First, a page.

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Shortage of neurosurgeons bites as head injuries rise


The country has only 18 brain surgeons against a WHO recommendation of one for every 200,000 people.

Kenya requires at least 56 neurosurgeons to meet the World Health Organisation threshold.

According to Dr Jackson Kioko, the Director of Medical Services, the country is facing an acute shortage of the health specialists despite of rising head and spinal injury cases linked to road accidents.

“We have only 18 neurosurgeons serving 45 million Kenyans . . .  This is a big variance considering there are increased incidences that require the attention of a neurosurgeon such as brain and spinal cases linked to road accidents (boda boda accidents) and other health conditions like cancer,” he said during a neurosurgery conference in Eldoret last Wednesday.

The WHO recommends at least one neurosurgeon for every 200,000 people.

“In East Africa with 27 specialists, one neurosurgeon serves over 11 million  . . . because of the shortage, 56 per cent of patients with severe injury die after 24 hours,” said Dr Kioko.

He added, “10 years ago we had only two neurosurgeons, this is a great milestone but we are still far from achieving the WHO requirement . . .  at the ministry level, we are looking into those sub-specialties needed in the country so that we direct our finances to train more to increase the number and bridge the gap.”


Statistics released last month from police and the National Transport and Safety Authority (NTSA) showed that 1,852 people suffered severe injuries through road crashes this year. Another 2,101 suffered slight injuries.

The World Health Organisation, in its recent report, estimates that out of 100,000 people, 30 die from accidents.

Dr Kioko said that the government had come up with a number of interventions including distribution of 21 MRI machines and expansion of NHIF to support surgical operations.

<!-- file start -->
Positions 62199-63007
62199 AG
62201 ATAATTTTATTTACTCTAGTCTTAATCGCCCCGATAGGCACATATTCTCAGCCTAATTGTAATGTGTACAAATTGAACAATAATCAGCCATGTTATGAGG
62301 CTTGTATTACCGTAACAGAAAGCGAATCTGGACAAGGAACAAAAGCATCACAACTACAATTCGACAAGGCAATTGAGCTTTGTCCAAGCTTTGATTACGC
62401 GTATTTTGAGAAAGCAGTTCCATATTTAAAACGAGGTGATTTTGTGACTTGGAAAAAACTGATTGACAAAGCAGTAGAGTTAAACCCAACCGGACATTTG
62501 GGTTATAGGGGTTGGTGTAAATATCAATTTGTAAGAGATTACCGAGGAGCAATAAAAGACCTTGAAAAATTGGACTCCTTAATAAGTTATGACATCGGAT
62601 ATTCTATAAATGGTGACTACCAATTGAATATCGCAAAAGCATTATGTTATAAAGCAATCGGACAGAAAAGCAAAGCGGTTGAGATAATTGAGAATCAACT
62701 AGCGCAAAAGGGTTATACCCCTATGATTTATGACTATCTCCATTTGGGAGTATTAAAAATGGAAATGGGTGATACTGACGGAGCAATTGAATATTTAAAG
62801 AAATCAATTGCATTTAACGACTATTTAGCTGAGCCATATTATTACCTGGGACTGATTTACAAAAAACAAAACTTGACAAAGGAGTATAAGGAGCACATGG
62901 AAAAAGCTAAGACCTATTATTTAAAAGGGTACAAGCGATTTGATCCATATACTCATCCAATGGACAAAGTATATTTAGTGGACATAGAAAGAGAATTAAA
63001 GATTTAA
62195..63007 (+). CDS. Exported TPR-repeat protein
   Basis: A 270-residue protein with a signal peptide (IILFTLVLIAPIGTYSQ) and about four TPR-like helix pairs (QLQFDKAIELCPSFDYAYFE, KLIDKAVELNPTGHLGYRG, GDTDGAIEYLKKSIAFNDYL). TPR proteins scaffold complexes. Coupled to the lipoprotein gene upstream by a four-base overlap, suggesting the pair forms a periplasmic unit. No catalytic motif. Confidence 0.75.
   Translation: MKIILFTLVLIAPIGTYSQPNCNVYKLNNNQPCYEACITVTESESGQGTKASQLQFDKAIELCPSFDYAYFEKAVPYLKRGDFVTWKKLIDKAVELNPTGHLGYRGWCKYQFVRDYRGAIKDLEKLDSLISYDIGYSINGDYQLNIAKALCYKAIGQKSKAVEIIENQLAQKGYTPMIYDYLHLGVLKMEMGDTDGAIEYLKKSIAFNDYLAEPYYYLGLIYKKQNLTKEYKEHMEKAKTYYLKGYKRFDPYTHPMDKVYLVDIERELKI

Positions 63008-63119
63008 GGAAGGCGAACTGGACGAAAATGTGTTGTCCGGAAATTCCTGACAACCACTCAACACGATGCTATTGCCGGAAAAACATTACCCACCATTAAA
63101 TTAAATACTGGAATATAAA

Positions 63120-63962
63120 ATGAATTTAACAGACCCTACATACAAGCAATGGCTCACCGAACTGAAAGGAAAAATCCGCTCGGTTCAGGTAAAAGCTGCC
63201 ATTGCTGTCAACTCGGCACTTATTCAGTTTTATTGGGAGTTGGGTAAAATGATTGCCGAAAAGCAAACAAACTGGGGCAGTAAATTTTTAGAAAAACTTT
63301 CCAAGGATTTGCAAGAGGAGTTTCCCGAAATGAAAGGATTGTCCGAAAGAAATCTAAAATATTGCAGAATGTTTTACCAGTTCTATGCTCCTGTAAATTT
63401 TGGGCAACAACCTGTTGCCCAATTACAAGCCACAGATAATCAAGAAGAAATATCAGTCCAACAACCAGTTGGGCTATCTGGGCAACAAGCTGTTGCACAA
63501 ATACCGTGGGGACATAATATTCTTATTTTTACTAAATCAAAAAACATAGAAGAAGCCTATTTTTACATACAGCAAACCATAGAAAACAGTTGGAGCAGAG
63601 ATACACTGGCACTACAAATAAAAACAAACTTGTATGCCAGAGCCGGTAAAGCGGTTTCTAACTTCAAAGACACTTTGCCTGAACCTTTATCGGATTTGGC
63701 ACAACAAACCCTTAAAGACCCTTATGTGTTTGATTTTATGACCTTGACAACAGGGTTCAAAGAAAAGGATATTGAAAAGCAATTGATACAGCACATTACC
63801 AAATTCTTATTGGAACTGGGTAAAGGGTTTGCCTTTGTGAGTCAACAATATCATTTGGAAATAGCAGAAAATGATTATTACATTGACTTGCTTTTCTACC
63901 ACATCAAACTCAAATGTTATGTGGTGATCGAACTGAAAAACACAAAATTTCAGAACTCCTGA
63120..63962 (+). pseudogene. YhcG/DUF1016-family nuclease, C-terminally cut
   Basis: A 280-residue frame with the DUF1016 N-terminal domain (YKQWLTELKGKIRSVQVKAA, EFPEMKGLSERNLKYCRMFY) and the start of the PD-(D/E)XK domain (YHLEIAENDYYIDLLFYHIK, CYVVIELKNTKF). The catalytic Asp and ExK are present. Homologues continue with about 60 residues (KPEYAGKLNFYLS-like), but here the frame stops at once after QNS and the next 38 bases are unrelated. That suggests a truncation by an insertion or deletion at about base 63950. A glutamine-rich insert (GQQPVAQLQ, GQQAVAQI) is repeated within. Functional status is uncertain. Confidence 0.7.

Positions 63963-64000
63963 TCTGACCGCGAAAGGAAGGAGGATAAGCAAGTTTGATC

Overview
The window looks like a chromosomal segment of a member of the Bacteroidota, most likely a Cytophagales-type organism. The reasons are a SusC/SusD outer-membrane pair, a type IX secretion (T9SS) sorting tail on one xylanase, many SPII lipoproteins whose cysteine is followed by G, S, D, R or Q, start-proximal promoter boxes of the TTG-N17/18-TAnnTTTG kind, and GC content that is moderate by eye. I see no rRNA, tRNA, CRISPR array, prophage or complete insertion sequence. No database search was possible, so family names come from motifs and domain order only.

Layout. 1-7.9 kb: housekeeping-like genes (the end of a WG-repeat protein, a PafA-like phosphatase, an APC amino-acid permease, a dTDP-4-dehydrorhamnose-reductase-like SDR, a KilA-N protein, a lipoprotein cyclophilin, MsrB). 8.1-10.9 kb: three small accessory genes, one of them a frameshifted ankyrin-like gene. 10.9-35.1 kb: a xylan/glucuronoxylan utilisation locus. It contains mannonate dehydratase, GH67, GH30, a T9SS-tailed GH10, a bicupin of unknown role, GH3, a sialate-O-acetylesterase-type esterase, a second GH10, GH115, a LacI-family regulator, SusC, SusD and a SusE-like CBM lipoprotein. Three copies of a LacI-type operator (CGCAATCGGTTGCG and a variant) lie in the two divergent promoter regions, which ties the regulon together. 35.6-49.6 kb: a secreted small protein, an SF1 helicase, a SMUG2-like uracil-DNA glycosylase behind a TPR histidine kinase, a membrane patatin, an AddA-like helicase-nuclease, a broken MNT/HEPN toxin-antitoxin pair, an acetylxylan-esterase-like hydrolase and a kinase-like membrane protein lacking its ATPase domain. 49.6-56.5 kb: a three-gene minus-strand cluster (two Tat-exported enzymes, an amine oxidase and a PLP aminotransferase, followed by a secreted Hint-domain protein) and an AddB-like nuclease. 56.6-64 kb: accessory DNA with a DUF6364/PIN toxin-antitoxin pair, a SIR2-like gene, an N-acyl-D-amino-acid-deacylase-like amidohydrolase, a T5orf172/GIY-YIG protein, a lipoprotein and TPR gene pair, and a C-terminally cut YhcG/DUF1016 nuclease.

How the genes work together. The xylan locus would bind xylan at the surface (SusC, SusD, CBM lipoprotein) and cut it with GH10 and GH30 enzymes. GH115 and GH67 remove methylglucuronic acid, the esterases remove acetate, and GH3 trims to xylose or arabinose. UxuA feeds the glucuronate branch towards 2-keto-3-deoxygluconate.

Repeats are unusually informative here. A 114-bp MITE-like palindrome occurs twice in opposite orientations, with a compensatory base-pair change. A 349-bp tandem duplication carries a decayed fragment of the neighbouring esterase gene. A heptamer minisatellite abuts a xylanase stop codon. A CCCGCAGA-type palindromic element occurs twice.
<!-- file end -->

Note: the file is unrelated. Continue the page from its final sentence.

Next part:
“The National Emergency and Orthopedics Surgical Strategy that will tackle some of these issues is near completion. However, I am challenging neurosurgeons to also present their recommendations for consideration,” he added.

Dr Wilson Aruasa, the Moi Teaching and Referral Hospital chief executive said that the institution had completed construction and equipping of a 45-bed neurosurgery unit and expanded the intensive care unit to 28 beds to handle head and spinal cord injury cases.

He added that the hospital has partnered with the ministry, Styker, Carolina and Spines Association to conduct surgeries on 60 patients.

“We held a medical camp where we screened patients and found that the 60 patients require the operation. This would have taken us between three and four months but with this partnership, it will take just five days,” said Dr Aruasa.

He said that the facility with five neurosurgeons was focused on provision of specialised healthcare to allow counties to handle primary cases.

The CEO also revealed that the plan to construct a new 2000-bed facility  at a new site is expected to begin in August.

“We are evaluating the design and equipment for the new facility and we expect to break the ground next month,” he said.

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